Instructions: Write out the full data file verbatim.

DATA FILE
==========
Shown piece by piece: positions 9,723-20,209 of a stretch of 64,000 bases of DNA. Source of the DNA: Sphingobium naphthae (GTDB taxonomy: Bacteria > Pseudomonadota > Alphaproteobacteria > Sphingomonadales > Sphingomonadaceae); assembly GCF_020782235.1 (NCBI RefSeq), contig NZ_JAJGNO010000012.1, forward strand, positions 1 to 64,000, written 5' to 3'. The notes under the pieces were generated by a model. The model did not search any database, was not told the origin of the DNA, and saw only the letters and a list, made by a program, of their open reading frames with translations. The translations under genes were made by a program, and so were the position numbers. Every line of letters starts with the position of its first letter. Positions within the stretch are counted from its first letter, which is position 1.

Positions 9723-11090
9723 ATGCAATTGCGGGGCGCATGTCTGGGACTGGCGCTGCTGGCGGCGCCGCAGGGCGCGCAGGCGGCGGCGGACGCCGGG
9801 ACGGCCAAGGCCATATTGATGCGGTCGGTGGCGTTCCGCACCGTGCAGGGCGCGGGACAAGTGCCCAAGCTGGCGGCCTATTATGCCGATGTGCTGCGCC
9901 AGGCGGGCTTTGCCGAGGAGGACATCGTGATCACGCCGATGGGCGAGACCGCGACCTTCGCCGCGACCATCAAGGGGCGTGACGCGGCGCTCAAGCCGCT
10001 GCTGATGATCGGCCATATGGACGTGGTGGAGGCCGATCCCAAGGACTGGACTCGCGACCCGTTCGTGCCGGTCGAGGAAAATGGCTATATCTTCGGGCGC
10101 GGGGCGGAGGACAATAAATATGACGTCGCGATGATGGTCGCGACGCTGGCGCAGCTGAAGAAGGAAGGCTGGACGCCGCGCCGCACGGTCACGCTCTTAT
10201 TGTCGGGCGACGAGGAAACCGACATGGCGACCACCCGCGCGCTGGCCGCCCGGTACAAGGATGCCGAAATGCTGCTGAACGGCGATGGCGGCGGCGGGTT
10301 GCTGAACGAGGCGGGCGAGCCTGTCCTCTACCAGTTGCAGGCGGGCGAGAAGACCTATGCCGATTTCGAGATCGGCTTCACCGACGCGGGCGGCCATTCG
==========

Shown piece by piece: positions 9,723-20,209 of a stretch of 64,000 bases of DNA. Source of the DNA: Sphingobium naphthae (GTDB taxonomy: Bacteria > Pseudomonadota > Alphaproteobacteria > Sphingomonadales > Sphingomonadaceae); assembly GCF_020782235.1 (NCBI RefSeq), contig NZ_JAJGNO010000012.1, forward strand, positions 1 to 64,000, written 5' to 3'. The notes under the pieces were generated by a model. The model did not search any database, was not told the origin of the DNA, and saw only the letters and a list, made by a program, of their open reading frames with translations. The translations under genes were made by a program, and so were the position numbers. Every line of letters starts with the position of its first letter. Positions within the stretch are counted from its first letter, which is position 1.

Positions 9723-11090
9723 ATGCAATTGCGGGGCGCATGTCTGGGACTGGCGCTGCTGGCGGCGCCGCAGGGCGCGCAGGCGGCGGCGGACGCCGGG
9801 ACGGCCAAGGCCATATTGATGCGGTCGGTGGCGTTCCGCACCGTGCAGGGCGCGGGACAAGTGCCCAAGCTGGCGGCCTATTATGCCGATGTGCTGCGCC
9901 AGGCGGGCTTTGCCGAGGAGGACATCGTGATCACGCCGATGGGCGAGACCGCGACCTTCGCCGCGACCATCAAGGGGCGTGACGCGGCGCTCAAGCCGCT
10001 GCTGATGATCGGCCATATGGACGTGGTGGAGGCCGATCCCAAGGACTGGACTCGCGACCCGTTCGTGCCGGTCGAGGAAAATGGCTATATCTTCGGGCGC
10101 GGGGCGGAGGACAATAAATATGACGTCGCGATGATGGTCGCGACGCTGGCGCAGCTGAAGAAGGAAGGCTGGACGCCGCGCCGCACGGTCACGCTCTTAT
10201 TGTCGGGCGACGAGGAAACCGACATGGCGACCACCCGCGCGCTGGCCGCCCGGTACAAGGATGCCGAAATGCTGCTGAACGGCGATGGCGGCGGCGGGTT
10301 GCTGAACGAGGCGGGCGAGCCTGTCCTCTACCAGTTGCAGGCGGGCGAGAAGACCTATGCCGATTTCGAGATCGGCTTCACCGACGCGGGCGGCCATTCG